It’s been over 4 years since GTA IV was released. In gaming, 4 years is a long, long time. Since Niko Bellic first arrived on our screens, we’ve seen Skyrim’s rise to role playing dominance, experienced the end of Commander Shepherd’s three part journey and, thanks to Saints Row 3, accepted that whacking goons with giant purple dildos is now genre norm. Now that GTA V’s release date has been tentatively pencilled in for Q2 2013, it seems the right time to sit down and take a good look at what Rockstar might be doing behind the scenes, and what they could learn from the reaction to their 2008 masterpiece.
Grand Theft Auto games live and die by their main characters, and Niko Bellic personified everything that gamers loved, and in a few cases loathed, about GTA IV. The Eastern European had the eccentric streak that Rockstar are so famous for injecting into their protagonists, but he felt, in many ways, more human than his free-roaming predecessors: more charismatic Jon Marston than crude Carl Johnson, the anti-hero of San Andreas.
This attempt to make gamers engage with the game’s main character ultimately paid off. Review scores rampaged off the charts, sales soared and critics swooned at the developer’s grittier, more down-to-earth take on the open world sandbox. Rockstar would be stupid to scrap this approach, but they must be careful that they don’t rock the boat too hard.
Amongst the praises that critics sung there were a few bung notes from some corners of the gaming community, claiming that Niko (and the game as a whole) was a little too serious, and lacked that flagrant disregard for everyone and everything around him that has made the previous protagonists so memorable. It’s not surprising given the series origins: you can see how those who crave a return to the days of pure top down carnage might be put off by the increasingly serious direction that Rockstar have starting steering their sizeable ship in.
These views were from a small minority and to my mind, Rockstar got the balance just about right. If you wanted, you could still go on an RPG fuelled rampage through Liberty City’s streets, toss a few grenades on the subway system and head off to the airport to crash biplanes into unsuspecting pedestrians, but you also got a sense of involvement that GTA games had previously failed to illicit.
GTA V should look to emulate its older brother in this respect, but the devs must make sure that that trademark sense of fun and freedom still dominates. They’d do well to remember that, at its core, GTA is a series about wallowing in the crude and tasteless aspects of life: hijacking cars from unsuspecting civilians before promptly reversing over their protesting forms is the norm, and stopping traffic in the middle of the road just so that you can start a unconventional bonfire is almost a cornerstone of the game (it seems oh so brutal when you start to write it down). They must make sure that their main character, whoever that may be, doesn’t get in the way of that.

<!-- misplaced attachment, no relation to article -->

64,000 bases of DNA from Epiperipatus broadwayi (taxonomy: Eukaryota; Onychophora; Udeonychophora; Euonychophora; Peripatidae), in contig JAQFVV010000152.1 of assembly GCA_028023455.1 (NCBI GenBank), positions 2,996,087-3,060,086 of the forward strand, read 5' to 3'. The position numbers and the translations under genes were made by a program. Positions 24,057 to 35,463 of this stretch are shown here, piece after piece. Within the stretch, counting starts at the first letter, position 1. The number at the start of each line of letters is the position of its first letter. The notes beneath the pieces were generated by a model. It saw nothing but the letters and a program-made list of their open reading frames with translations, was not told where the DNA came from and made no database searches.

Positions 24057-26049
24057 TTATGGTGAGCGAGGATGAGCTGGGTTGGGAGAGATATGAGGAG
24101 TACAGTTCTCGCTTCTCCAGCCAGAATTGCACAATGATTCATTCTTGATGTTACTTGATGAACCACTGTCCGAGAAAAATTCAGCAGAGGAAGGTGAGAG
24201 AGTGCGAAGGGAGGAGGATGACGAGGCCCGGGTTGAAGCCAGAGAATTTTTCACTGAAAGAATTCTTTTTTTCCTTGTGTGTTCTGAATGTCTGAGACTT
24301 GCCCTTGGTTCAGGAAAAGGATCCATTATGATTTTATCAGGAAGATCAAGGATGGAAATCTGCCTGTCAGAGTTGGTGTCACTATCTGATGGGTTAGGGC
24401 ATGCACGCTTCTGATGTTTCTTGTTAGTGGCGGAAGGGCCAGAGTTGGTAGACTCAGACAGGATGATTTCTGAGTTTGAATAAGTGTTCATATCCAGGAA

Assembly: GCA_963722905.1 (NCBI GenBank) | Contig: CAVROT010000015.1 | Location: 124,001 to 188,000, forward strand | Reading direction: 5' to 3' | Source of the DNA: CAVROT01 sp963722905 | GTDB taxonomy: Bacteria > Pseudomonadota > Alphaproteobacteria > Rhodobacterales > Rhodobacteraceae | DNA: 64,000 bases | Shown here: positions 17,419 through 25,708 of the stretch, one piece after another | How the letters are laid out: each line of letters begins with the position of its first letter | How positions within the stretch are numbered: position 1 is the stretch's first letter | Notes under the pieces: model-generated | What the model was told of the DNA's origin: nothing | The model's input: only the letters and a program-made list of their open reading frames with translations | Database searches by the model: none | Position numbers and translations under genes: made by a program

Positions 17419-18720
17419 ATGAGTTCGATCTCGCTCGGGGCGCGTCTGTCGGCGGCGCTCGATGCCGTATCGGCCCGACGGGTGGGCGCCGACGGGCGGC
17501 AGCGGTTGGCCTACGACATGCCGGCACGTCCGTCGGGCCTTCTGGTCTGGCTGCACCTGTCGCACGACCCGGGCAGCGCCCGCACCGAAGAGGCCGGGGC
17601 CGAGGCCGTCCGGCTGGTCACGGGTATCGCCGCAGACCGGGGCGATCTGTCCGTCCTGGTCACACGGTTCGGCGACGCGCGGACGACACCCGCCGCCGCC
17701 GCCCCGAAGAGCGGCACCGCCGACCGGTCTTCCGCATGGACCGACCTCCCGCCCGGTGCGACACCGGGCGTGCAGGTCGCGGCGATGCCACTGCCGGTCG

That said, don’t get dragged into the view that a simple re-skinning of GTA IV will suffice to abate the gaming world’s growing lust for open world mayhem. Rockstar needs a dash of innovation, and they need it badly. GTA IV’s overall genius masked many frustrating game mechanics: wonky shooting and dodgy driving could be easily forgiven – the dominant view seemed to be – because the game was just that good. But in today’s market, that’s not going to be good enough. Any missteps from Rockstar are bound to be seized upon by critics looking for any signs of weakness, so they must make sure they are steady on their feet. This will involve a robust, exhaustive examination of every aspect of their game.
Along with general improvements to certain aspects of the game this examination would surely, and critically, involve a revamping of the GTA IV’s online mode. It was horrendously implemented, laggy and, awkwardly, only accessible through the game’s single player mode. On paper, GTA games provide the perfect environment for multiplayer madness, but Rockstar’s one attempt to actualise this potential failed. However, Red Dead Redemption has shown that Rockstar has learnt its lessons, and so we can reasonably expect a similarly slick, stylish and downright enjoyable multiplayer mode this time around.
With the amount of time Rockstar have spent ushering their next baby into the world, it would be a great surprise to me if we saw any un-ironed kinks in GTA V’s long, drawn out development chain. Rockstar will have listened to fans: they will have identified the cracks formed by previous mistakes, and poured their resources in. Simply put, GTA V is something to get excited about. Rockstar could make millions by producing San Andreas HD, but we can expect a lot more than that, I hope: we can look forward to a game that wows us with its innovation but comforts us with its familiarity – one that long standing fans and newcomers can enjoy with equal satisfaction.